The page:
(June 24, 2013) On May 23, 2013, the Verkhovna Rada (legislature) of Ukraine passed the Law on Amendments to Certain Legislative Acts of Ukraine. (Law No. 2990 [in Ukrainian], Verkhovna Rada of Ukraine website (last visited June 19, 2013).) This Law was adopted pursuant to the European Union–Ukraine Visa Dialogue, which required the reform of Ukrainian anticorruption legislation as a part of the action plan on liberalization of the EU visa regime for Ukraine. (EU-Ukraine Visa Dialogue – Action Plan on Visa Liberalisation, Council of the European Union website (Dec. 14, 2010).)
The new Law allows for criminal prosecution of legal entities and establishes their criminal liability in certain cases. This is a novel provision, not previously known in Ukrainian legislation. At present only individuals, including managers or other company officials, can be subject to criminal responsibility in Ukraine, andlegalpersons can be subject only to administrative andfinancialsanctions under Ukrainiantax, customs, andcompetition legislation.
Under the new Law, a legal entity will be accountable for crimes committed on and in its behalf by its head, founder, official, or other authorized person,if that person is found guilty of terrorism-related offenses, bribery, money laundering, or use of funds derived from illicit traffic in narcotic drugs. (Id. art. 1). However, shortened terms for statutes of limitation are introduced for prosecution of crimes committed by legal entities, and the Law will not apply to public authorities, local governments, other public institutions, and international organizations. (Id.). Non-application of the Law to government institutions andstate-owned enterprises, institutions, and organizations has been seen by Ukrainian legal observers as a factor limiting the ability to fightcorruption among government and municipal officials. (Evgeniy Samus, The Bill No. 2990– What Is It: An Attempt to Fight the Crime, Or …? [in Russian] LIGA.NET (May 21, 2013).)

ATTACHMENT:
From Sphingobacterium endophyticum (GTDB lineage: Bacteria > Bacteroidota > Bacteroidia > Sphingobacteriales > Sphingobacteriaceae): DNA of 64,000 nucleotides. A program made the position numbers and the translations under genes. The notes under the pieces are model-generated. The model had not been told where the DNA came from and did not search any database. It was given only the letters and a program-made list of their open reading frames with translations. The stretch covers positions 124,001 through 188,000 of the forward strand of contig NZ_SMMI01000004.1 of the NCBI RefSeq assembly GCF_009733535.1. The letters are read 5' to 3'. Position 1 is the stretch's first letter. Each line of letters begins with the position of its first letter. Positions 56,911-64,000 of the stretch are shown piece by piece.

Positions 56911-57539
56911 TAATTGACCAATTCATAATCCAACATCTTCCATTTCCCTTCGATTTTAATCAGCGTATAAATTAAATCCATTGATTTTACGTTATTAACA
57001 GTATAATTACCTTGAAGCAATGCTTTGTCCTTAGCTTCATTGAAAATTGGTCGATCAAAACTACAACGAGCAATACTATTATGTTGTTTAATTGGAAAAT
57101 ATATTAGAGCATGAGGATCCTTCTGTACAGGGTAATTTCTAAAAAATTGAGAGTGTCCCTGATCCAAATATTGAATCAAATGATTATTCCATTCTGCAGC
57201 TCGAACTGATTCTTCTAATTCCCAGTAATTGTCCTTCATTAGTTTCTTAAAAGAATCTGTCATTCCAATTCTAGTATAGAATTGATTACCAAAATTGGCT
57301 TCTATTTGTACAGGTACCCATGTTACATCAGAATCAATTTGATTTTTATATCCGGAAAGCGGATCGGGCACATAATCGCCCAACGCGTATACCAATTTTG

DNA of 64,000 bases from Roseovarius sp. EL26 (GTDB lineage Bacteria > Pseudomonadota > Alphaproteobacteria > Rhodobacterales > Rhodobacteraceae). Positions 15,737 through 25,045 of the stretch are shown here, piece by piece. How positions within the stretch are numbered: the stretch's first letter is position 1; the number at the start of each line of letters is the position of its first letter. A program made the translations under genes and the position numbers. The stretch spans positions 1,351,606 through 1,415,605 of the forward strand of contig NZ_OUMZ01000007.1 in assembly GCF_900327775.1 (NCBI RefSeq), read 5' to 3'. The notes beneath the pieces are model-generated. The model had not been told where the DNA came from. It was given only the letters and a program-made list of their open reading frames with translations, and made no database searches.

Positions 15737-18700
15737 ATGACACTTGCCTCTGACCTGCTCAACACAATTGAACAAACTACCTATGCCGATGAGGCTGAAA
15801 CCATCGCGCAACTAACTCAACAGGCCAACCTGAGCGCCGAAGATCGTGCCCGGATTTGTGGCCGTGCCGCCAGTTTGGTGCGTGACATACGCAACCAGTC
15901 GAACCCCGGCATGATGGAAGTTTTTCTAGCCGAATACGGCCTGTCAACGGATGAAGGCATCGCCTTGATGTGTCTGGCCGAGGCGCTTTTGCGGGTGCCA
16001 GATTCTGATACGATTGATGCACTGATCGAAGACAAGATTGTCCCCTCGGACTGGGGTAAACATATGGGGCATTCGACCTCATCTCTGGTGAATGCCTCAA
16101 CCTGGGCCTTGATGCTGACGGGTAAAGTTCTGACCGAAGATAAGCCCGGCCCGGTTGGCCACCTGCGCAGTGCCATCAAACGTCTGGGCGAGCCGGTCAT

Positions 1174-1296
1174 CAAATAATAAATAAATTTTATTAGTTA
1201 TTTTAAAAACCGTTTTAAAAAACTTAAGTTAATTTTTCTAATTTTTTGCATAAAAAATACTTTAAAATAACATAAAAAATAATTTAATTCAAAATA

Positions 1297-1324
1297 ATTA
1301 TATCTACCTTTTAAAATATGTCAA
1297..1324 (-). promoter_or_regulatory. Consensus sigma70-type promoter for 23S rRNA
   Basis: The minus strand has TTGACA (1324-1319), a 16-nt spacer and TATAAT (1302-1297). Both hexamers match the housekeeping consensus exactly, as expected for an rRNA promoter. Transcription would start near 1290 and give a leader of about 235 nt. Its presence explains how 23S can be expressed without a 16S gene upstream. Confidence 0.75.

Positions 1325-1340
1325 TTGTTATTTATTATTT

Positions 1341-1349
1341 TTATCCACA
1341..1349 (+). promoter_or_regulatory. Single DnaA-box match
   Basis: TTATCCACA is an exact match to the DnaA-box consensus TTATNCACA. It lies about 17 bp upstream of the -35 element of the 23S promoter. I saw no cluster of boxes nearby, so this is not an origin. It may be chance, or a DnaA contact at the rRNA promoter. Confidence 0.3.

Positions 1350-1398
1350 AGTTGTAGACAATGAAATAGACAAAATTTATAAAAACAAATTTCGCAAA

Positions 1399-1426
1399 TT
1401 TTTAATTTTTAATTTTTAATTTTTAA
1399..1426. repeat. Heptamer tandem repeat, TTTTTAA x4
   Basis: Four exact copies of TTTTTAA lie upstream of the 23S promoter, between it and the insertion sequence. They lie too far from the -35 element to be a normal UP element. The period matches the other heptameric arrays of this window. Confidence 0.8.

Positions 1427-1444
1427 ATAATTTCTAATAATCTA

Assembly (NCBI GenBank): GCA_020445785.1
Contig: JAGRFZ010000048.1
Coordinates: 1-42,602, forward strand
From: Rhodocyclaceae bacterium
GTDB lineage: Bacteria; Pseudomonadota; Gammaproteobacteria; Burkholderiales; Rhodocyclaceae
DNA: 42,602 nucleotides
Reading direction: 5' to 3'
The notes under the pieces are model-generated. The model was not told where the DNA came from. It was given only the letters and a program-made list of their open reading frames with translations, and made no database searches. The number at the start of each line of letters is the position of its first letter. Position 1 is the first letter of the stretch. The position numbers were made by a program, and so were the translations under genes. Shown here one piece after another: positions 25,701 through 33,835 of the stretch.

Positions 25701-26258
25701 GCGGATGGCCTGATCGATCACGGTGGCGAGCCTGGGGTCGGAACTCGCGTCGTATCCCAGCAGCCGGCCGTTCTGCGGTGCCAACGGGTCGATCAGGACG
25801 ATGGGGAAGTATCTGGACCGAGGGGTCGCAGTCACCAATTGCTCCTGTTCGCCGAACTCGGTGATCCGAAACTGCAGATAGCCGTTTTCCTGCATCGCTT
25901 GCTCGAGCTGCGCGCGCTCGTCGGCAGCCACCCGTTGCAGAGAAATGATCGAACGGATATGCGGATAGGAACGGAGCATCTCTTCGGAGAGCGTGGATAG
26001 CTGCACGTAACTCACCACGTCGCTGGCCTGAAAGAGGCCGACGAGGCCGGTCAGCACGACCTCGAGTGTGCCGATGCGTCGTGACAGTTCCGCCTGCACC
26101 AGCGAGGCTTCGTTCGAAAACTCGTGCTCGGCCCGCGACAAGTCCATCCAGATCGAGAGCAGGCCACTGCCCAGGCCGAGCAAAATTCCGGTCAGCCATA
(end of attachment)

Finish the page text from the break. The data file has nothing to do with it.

Legal entities found guilty of committing a crime can be sanctioned under criminal law to a fine, property seizure, or liquidation. The amount of a fine will depend on the severity of the crime and will vary from 5,000 to 75,000 times the non-taxable minimum income of an individual (about US$10,320-$154,900). The confiscation of property can only be used as an additional punishment, and liquidation of a legal entity will only apply in cases in which an authorized person is found guilty of committing a crime related to terrorism. (Law No. 2990, art. 1).
The new Law specifies that if there is sufficient evidence to suspect that an authorized person of a legal entity has committed a criminal offense, an investigator or prosecutor may open a criminal case. Criminal proceedings of legal entities and of their officials will be conducted simultaneously.
The Law does not establish rules of criminal procedure for legal persons. It appears that the guilt of a legal entity directly depends on the guilt of an associated person. (Enterprises Will Be Punished for Crimes Committed by Their Officials: The Parliament Passed a Law on Criminal Responsibility of Legal Entities [in Russian] PROSTOPRAVO (last visited June 14, 2013).)
It should be noted that the Law was passed despite the reservations of the Verkhovna Rada’s Main Scientific and Expert Office (the parliamentary research arm). According to this Office’s official conclusion on the draft Law,
The Law might significantly increase the possibility of the unfair application of legal sanctions to legal entities, create the background for arbitrary restrictions of companies’ economic activities in cases of confiscation of their property, establish new opportunities for corrupt practices, decrease the investment attractiveness of Ukraine, and have a negative impact on the economic development of the country in general. (Translated by author; Conclusion of the Main Scientific and Expert Office of Verkhovna Rada of Ukraine [in Ukrainian], (May 22, 2013), Verkhovna Rada website.)
The Law was recently signed by the President of Ukraine (Law No. 2990, supra) and will come into force on September 1, 2014 (id. Final Provisions, art. 2).
Prepared by Svitlana Vodyanyk, Law Library Intern, under the supervision of Peter Roudik, Director of Legal Research.